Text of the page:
Bipartisan Infrastructure Plan Vote Expected by Sept. 27

Written by Marybeth Luczak, Executive Editor
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The House on Aug. 24 passed a $3.5 trillion budget blueprint and allowed for a vote by Sept. 27 on the $1 trillion bipartisan infrastructure bill.

The Senate on Aug. 9 passed the infrastructure bill, which includes $550 billion over five years for new federal investment, of which public transit and passenger and freight rail would receive $39 billion and $66 billion, respectively. The FAST (Fixing America’s Surface Transportation) Act is set to expire Sept. 30, 2021.

“Approving the budget was a major step in Democrats’ drive to enact their top priorities—including huge investments in education, child care, health care, paid leave, and tax increase on wealthy people and corporations—over united Republican opposition,” The New York Times reported on Aug. 24.

The 220-212 vote was on party lines, and “came only after leaders stamped out a revolt among conservative-leaning Democrats, who withheld their votes until they extracted a promise to vote on the infrastructure bill by Sept. 27,” The Times noted. “The breakthrough came after a pressure campaign by the White House, outside progressive groups and Speaker Nancy Pelosi of California, who haggled and cajoled her way to unanimous Democratic support for a measure that had been stalled mere hours before.”

The budget plan permits Democrats to advance “a fast-track process known as reconciliation,” according to The Times report. “That would enshrine the details of the blueprint in legislation that is shielded from a filibuster, allowing it to pass over the objections of Republicans.”

The path forward won’t be easy. “The same differences between moderates and progressives that nearly derailed the plan this week promise to surface in the weeks to come, as progressives push to make the reconciliation bill as far-reaching as possible and conservative-leaning Democrats work to limit its scope,” The Times report noted.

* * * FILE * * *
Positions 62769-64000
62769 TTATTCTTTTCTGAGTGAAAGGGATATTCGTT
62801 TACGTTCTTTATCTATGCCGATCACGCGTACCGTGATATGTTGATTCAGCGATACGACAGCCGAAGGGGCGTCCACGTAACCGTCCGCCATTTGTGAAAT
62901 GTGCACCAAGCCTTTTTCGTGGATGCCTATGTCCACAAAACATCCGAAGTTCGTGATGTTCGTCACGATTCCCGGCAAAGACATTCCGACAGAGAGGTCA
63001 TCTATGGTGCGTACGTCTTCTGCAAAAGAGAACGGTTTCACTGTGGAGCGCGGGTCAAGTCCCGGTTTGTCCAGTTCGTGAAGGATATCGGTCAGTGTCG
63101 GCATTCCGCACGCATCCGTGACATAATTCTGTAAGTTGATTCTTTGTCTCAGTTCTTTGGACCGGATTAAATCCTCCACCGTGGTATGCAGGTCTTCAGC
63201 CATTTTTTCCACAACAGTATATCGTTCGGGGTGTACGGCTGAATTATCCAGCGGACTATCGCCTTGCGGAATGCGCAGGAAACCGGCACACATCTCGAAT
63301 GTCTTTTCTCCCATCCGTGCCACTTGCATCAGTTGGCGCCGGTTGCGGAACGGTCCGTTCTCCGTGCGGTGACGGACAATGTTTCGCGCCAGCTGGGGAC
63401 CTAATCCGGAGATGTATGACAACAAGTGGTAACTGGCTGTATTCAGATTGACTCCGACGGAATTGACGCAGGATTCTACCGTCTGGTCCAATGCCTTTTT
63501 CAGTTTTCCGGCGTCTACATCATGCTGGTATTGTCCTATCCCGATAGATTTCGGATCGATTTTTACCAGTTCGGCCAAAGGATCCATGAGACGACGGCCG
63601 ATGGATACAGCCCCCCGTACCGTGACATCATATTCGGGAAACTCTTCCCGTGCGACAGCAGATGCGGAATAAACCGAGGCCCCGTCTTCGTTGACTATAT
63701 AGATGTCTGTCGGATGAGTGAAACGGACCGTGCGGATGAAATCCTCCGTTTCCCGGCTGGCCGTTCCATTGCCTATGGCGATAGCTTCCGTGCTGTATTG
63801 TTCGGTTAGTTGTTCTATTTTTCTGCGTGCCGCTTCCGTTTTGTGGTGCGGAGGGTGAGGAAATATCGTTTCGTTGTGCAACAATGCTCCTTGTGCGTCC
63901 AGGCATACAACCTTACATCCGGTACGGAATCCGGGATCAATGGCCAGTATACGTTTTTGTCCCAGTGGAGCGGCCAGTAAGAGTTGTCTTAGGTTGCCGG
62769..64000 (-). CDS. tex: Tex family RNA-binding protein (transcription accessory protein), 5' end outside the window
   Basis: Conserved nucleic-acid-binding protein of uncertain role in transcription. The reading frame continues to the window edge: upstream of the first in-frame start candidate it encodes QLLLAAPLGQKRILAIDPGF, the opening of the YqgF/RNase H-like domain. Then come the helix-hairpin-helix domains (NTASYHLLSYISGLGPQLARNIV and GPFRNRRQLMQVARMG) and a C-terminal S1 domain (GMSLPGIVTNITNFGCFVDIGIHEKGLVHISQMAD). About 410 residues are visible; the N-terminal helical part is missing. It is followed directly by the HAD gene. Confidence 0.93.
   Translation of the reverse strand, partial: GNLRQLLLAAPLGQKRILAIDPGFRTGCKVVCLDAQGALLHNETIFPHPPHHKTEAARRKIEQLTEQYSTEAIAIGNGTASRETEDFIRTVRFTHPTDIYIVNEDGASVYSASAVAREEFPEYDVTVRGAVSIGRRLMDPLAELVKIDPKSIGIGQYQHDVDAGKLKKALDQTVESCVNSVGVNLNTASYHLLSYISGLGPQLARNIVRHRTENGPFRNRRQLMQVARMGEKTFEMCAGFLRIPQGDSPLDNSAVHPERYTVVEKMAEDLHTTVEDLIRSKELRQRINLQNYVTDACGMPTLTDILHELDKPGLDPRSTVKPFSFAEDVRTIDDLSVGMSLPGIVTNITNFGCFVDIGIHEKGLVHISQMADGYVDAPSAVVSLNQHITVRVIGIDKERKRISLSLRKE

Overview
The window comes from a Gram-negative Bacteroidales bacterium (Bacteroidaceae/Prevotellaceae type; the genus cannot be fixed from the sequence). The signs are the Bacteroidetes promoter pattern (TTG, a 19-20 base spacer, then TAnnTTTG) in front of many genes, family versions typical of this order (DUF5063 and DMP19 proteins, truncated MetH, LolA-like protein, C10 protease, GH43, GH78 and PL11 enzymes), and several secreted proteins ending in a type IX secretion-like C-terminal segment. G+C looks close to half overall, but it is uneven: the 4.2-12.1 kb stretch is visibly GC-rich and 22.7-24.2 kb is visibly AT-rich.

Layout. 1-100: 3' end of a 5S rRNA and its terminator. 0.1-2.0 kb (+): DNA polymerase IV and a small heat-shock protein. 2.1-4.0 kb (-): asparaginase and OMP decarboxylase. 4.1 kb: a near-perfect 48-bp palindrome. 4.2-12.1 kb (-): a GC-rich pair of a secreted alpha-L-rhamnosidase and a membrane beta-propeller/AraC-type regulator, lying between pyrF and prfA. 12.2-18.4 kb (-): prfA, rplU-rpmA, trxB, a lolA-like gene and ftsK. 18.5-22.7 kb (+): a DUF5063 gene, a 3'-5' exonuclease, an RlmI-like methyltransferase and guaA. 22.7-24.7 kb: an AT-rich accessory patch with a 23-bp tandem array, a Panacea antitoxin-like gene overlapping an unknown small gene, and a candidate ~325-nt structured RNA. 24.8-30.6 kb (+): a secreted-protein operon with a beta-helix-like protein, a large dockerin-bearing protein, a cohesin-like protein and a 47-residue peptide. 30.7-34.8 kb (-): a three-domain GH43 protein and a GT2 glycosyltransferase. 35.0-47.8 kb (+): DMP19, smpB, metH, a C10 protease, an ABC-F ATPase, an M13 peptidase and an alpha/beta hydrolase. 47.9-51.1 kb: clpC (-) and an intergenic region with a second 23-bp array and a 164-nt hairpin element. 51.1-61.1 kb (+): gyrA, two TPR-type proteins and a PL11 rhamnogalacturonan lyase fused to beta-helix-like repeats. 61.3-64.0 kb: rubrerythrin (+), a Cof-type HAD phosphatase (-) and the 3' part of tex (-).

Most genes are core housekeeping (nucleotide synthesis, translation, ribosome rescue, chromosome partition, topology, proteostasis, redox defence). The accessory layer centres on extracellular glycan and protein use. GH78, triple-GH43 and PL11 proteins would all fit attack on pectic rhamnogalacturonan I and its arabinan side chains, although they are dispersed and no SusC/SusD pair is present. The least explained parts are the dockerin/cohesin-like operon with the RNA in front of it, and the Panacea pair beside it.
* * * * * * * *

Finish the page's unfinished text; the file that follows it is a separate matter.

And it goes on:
“In a joint statement, Representative Josh Gottheimer of New Jersey and eight other moderates who had conditioned their votes for the budget on a deadline for action on infrastructure boasted that their group had succeeded in making sure that the bipartisan bill would ‘receive stand-alone consideration, fully de-linked, and on its own merits.’

“But moments after the budget plan passed, a large group of liberal Democrats signaled that they still regarded the two measures as linked, raising the prospect of another standoff next month.

“‘As our members have made clear for three months, the two are integrally tied together, and we will only vote for the infrastructure bill after passing the reconciliation bill,’ Representative Pramila Jayapal of Washington, the leader of the Congressional Progressive Caucus, said in a statement.

“In the evenly divided Senate, leaders need the votes of every Democrat and independent—plus Vice President Kamala Harris, who can break ties—to win passage of the reconciliation bill. In the House, the margin is only slightly more forgiving, allowing as few as three Democrats to defect if all Republicans are opposed, as expected.

“The commitment to a Sept. 27 vote on the bipartisan infrastructure package added to a chaotic series of deadlines next month, when lawmakers will have only a few days in Washington to consider the infrastructure bill, prevent a lapse in government funding on Oct. 1, and steer the government away from the brink of a catastrophic debt default by raising the statutory limit on the nation’s borrowing. Party leaders have instructed committees to finish writing pieces of the reconciliation package by Sept. 15, though it is unclear whether they will be able to do so.”

“‘Today is a great day of pride for our country and for Democrats,’” The Times quoted Pelosi saying on the House floor. “‘Not only are we building the physical infrastructure of America, we are building the human infrastructure of America to enable many more people to participate in the success of our economy and the growth of our society.’”